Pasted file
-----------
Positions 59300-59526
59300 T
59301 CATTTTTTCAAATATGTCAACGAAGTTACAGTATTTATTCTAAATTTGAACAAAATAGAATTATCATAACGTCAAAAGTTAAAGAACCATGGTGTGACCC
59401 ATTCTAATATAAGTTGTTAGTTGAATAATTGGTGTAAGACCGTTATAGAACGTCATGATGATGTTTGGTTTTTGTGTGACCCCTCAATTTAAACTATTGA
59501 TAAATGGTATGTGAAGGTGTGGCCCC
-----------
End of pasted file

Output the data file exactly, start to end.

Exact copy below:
Positions 59300-59526
59300 T
59301 CATTTTTTCAAATATGTCAACGAAGTTACAGTATTTATTCTAAATTTGAACAAAATAGAATTATCATAACGTCAAAAGTTAAAGAACCATGGTGTGACCC
59401 ATTCTAATATAAGTTGTTAGTTGAATAATTGGTGTAAGACCGTTATAGAACGTCATGATGATGTTTGGTTTTTGTGTGACCCCTCAATTTAAACTATTGA
59501 TAAATGGTATGTGAAGGTGTGGCCCC